By Nutrition Experts
Black Britons suffering from type-2 diabetes
can manage their symptoms through a conscientious approach to diet, new
A study carried out at Ohio State University compared the effectiveness of
mindful eating against nutrition-based guidelines to determine how they impact
on weight and blood sugar levels.
Participants aged between 35 and 65 were divided into two groups, with a group
of 27 adopting the mindful approach to diabetes management and 25 following
A mindful approach meant candidates were advised to listen to their bodies'
needs when making food choices and to limit their quantities to satisfy hunger
Those on the 'Smart Choices' programme adhered to typical guidelines for
diabetes patients, with each intervention involving eight weekly and two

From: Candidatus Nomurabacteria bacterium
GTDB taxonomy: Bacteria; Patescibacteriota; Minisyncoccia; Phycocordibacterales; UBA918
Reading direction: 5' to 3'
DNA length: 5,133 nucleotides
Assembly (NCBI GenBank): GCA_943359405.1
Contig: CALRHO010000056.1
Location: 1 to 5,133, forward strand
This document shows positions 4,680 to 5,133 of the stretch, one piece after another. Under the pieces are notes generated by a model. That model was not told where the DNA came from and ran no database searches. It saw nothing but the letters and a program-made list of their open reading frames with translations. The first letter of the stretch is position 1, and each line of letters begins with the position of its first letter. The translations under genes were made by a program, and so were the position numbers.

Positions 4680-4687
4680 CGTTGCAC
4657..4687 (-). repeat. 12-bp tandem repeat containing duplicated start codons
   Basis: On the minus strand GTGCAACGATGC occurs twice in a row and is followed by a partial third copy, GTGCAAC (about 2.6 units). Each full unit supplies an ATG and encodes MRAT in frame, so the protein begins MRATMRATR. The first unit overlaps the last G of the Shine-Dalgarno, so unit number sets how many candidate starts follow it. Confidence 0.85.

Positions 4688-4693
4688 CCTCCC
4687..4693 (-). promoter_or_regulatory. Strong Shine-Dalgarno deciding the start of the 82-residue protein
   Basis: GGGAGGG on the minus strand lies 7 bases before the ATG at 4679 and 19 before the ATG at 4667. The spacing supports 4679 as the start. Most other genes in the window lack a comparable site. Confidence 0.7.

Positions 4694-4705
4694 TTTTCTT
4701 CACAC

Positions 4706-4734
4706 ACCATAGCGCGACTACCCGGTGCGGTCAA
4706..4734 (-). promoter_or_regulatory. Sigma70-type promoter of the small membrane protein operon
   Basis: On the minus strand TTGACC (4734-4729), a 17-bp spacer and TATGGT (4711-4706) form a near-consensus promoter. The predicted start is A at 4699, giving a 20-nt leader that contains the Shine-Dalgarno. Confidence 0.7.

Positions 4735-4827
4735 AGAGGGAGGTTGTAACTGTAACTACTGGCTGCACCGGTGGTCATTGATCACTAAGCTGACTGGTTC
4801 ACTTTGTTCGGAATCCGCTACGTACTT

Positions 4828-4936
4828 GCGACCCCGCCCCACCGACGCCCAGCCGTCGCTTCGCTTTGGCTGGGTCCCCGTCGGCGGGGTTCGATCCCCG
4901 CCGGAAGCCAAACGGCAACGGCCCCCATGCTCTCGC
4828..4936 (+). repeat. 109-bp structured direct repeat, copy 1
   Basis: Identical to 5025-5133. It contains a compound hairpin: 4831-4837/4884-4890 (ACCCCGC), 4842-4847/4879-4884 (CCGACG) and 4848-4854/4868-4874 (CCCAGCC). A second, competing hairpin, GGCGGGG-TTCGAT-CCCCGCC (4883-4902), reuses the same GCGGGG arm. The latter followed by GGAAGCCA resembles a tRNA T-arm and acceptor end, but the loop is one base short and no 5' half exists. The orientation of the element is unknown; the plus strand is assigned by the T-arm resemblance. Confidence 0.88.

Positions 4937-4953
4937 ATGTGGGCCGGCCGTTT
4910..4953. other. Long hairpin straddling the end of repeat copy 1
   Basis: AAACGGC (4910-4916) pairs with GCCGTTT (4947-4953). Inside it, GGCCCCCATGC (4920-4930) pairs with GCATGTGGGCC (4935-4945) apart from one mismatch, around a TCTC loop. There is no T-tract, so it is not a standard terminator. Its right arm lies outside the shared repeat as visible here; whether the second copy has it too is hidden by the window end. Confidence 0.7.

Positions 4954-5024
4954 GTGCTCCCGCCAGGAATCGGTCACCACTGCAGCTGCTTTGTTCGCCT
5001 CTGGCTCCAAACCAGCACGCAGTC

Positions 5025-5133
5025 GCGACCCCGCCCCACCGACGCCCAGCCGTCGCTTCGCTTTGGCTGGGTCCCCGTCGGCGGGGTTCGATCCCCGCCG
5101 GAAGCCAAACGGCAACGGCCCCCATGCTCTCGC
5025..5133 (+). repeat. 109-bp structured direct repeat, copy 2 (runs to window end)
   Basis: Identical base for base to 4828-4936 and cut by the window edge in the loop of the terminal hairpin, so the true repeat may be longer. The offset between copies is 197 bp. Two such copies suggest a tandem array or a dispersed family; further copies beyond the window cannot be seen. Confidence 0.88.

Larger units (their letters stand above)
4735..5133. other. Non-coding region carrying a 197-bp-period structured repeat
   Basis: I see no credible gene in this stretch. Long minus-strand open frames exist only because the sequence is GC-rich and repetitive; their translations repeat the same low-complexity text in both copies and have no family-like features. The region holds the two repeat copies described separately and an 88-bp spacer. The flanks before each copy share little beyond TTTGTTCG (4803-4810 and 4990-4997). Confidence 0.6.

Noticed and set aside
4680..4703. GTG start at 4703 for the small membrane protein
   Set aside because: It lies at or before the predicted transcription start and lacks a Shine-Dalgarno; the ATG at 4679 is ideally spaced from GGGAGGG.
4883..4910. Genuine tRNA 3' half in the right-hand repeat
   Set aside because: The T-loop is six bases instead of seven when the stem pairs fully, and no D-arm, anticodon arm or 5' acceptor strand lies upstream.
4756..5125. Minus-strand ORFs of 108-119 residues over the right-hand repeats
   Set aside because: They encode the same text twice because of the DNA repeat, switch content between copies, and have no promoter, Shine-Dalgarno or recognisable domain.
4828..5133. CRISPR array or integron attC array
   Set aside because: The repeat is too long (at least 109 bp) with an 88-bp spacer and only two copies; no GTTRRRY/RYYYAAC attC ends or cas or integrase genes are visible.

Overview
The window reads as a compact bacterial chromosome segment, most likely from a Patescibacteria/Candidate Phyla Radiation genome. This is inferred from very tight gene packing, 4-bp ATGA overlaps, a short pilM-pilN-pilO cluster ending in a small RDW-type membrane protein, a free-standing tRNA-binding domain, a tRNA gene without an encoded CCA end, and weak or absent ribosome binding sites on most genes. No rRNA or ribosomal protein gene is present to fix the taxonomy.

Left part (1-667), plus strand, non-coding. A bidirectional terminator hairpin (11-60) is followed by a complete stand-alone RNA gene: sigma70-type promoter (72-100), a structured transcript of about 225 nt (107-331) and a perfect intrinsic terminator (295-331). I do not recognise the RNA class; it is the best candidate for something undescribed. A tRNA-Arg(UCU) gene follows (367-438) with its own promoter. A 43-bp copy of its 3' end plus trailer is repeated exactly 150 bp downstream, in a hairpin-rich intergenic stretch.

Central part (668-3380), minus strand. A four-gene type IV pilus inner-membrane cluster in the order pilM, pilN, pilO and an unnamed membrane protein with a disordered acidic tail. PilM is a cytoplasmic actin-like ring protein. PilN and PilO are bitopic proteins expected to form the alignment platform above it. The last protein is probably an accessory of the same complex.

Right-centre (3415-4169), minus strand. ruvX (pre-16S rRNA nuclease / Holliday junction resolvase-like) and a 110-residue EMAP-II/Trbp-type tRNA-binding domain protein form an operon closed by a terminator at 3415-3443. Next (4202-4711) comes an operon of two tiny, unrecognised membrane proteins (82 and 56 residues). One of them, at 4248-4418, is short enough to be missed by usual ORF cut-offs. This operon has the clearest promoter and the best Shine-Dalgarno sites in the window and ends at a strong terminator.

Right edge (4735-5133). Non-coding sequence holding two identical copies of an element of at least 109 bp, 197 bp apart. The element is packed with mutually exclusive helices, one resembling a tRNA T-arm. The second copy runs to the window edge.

biweekly 2.5 hour sessions with trained professionals.
All the participants had been diagnosed with the disease for at least a year,
exhibited a body mass index of 27 or above and had a haemoglobin A1c (HbA1c)
reading of at least seven per cent.
Interestingly, weight loss and HbA1c levels were similar for both groups at the
six-month follow up to the study, with the 'Smart Choice' participants losing
an average of six pounds, compared to 3.5 pounds for the conscientious group.
Associate professor of human nutrition Carla Miller described the differing
result as "not significant when analysed statistically".
There was between a 0.7 and 0.8 per cent drop in HbA1c levels too, with Ms
Miller adding: "If the reduction were sustained over time, it would mean a
dramatic reduction in complications associated with diabetes."
The research, published in the Journal of the Academy of Nutrition and
Dietetics, also showed similar reduced calorie intake in both groups, who
lowered their consumption of foods with a high glycemic index - which are
digested rapidly and drive up blood sugar.
According to the NHS, around 90 per cent of diabetes sufferers in the UK have
the type-2 form of the disease, with those overweight or obese at a greater